Gerard & Meghan Anderson
Ernest Angelini
Daniel Anthony
Arthur M. Walters Bridge Builders Project
Yvonne Austin
Mozell Axson
Kent Aycock
B.F. South, Inc
Tom Ball
Matthew Banker
Baptized Pentecostal Church of Holiness
Monica Beckmann
Robin Bensinger
Theodore & Cheryl Berg
MEMBERS AND SUPPORTERS - A company, organization, or individual that has made a financial contribution to the general fund, provided
sponsorship of programs, or purchased tickets to fundraising events.
Less than $1,000 (cont.)
Vance & Vivian Blade
Craig Blakely
Neville Blakemore
Anesha Blakey
Terri Blincoe
Bray Electric Inc.
Vivian Brown
David Browning
Mary Bryan
Nola Howell Bullitt
Pamela Burdine
Burnett Avenue Missionary Baptist
Mary Bush
Verna Cahoon
Hazel Calloway
Gary Camper
Elizabeth Caples
Sheila Carson-Smith
Charles Casper
Billie Castle
Central Bank
Clifford Chaffee
Thelma Clemons
Valerie Cloud
Aaron Cole
Thomas & Gwen Cork
Cecy Cowger
Kevin Cowherd
Craig Henry PLC
Creative Studio
Jeffrey Cumberbatch
Condrad Daniels
Sharon Decker
Natasha Dejanett
Kevin Delahanty
Dale Dodrill
Gearld Doherty
DS Golf Centers, LLC
Tom Dunham
Trevor Earl
John Early
Vilanne Eddins
Charles Edison
Elim Baptist Church
Frances Englander
Valeria English
John Eskridge
Titus Exum
Federal Reserve Bank of St. Louis
First Tee of Louisville
First Virginia Avenue Baptist Church
Flexo Wash LLC
DyeAnn Foree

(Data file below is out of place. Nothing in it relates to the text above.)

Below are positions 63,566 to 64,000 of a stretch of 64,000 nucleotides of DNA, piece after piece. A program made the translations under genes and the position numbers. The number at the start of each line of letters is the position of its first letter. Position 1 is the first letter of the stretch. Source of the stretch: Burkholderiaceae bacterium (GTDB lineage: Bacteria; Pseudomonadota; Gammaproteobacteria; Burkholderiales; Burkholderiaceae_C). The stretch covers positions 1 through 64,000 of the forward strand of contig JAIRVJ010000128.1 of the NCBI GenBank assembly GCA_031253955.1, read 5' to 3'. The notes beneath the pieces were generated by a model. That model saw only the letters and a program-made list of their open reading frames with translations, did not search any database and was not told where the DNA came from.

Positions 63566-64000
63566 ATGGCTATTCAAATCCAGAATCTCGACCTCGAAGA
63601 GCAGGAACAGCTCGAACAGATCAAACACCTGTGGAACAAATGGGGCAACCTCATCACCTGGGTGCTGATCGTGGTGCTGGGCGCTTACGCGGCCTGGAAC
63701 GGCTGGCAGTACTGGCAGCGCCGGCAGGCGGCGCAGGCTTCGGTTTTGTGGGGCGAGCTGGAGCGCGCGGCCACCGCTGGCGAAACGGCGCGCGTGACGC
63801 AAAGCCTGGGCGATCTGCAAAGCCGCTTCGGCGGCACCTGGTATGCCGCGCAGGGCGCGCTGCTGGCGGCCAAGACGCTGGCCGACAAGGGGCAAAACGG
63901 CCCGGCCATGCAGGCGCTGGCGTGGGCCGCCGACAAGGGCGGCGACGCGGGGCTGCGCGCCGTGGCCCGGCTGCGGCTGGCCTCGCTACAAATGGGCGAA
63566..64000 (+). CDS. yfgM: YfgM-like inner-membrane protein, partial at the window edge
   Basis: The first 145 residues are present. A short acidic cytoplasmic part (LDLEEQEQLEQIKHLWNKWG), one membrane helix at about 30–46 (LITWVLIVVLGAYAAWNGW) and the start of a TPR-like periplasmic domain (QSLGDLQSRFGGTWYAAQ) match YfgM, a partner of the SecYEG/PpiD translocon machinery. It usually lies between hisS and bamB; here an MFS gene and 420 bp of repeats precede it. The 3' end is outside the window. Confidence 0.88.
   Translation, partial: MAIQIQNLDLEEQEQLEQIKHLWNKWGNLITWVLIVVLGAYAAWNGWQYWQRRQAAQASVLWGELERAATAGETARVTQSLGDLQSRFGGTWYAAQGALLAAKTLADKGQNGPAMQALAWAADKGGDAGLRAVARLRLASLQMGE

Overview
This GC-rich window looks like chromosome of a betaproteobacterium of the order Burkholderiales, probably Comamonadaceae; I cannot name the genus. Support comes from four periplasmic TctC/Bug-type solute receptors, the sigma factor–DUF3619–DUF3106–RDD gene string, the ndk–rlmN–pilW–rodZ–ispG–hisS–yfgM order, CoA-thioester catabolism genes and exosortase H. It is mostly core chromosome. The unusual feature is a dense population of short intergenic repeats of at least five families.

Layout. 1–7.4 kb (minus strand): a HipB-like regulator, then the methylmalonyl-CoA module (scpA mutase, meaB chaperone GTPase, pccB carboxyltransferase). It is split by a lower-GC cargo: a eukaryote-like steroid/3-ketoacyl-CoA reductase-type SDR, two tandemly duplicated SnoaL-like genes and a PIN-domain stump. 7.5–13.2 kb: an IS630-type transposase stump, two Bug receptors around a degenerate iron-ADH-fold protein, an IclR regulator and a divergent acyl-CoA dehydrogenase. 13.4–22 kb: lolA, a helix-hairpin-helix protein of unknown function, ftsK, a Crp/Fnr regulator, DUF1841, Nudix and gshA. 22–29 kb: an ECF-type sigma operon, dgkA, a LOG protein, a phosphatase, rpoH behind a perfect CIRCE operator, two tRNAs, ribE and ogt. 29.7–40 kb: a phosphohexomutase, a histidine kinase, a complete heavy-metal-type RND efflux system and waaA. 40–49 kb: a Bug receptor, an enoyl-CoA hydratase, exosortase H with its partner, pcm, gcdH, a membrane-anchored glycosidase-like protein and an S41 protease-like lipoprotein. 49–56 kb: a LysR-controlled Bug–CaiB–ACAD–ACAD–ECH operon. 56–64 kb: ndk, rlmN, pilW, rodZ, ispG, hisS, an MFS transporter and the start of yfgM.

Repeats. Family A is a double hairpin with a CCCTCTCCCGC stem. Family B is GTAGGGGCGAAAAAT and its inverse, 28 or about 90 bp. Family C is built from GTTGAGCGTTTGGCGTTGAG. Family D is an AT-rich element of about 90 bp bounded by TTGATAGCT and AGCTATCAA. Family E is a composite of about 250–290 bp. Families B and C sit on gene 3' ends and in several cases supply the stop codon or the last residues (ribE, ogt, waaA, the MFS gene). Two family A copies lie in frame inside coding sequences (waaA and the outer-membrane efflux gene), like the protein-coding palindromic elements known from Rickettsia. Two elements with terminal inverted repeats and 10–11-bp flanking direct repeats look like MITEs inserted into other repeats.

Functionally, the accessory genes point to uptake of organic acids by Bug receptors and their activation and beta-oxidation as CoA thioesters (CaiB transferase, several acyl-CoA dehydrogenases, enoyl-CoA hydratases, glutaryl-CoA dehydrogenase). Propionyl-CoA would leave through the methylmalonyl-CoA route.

Foundation For A Healthy Kentucky
Edwin and Donna Fox
David Fredricks
Frost Brown Todd LLC
Shirley Fuqua-Jackson
Ted Gatlin
GE Employee Community Fund
James George
Claudia Geurin
Reginald Glass
Deanna Golightly
Cindy Good
Greater Louisville, Inc.
Sherrie Greenlaw
H. David Hale
Daniel Hall
George Hanratty
Donna Hargens
Hood Harris
Lindsey Harris
Berry Hayes
Harry Hayes
Dwight Haygood
Mark Heckman
Audwin & Rae Helton
Charles Henderson
Aria Higgins
Tory Hill
Hilliard Lyons
Carl Hilton
Walidah Hinkle
Demetrius Holloway
Lisa Houston
Wade Houston
Ashley Hudler
Janelle Hunnicutt
Hussung Mechanical Contractors, Inc.
David James
Vickie James
Jefferson Community & Technical College
Cory Jones
Ronald Jones
Keith Joy
Kimberly Keith
KY Commission on Human Rights
Keidra King
Carol Kirby-Green
Ann Kitchens
Walter Koczot
John Kueker
Jerica Lancaster
Leadership Louisville Center
Martin Lindsey
Steve and Judy Lippmann
Theldelroe and Jerrimica Lock
Louisville Ky Chapter the Links
Louisville Regional Airport Authority
Louisville Water Company
Gail Lyttle
Mary Mahin
Keisha Matlock-Glass
LeNaye Brown Mayfield
Kenneth McCamish
Alan McDonald
Erica McGowan
Anita McGruder
Metro Bank
Metro Fence Industries Inc.
Metropolitan Housing Coalition
Tracey Lynn Meyer
Eric Miller
Lindsey Miller
Carolyn Miller-Cooper
Bernard & Ethel Minnis
Ariane Mondell
Mountjoy & Bressler, LLP
Mutual of America
Net Tango, Inc
Bianca Nightengale-Lee
Jeffrey Norton
Old National Bank
Darryl Owens
Eunice Inez Payne
Mildred Payne
Louise Penman
Gloria Pennington
James Penny
Lorinda Peoples
Audrey Poppe
A. Diane Porter
Jon & Shayla Porter
Mary Lena Porter
Nancy Presnell
Dennis Price
Lindsey Price
Martha Pumphrey
Roderick Purdy
John & Nancy Reed
Reed Weitkamp Schell & Vice PLLC
Republic National Distributing Co.
Tom Riner
Samuel Robey
Tiffany Robinson
Mark Rorer
David Ross
Mark & Laura Rothstein
Richard Rowland
Nicole Scales
Schuchard, Inc.
Norman Seawright
John Selent
Seneca Golf Course
Nancy Shelton
Deathra Shipley
Signature HealthCARE
Katrina Smith
Cierra Sorrell-Young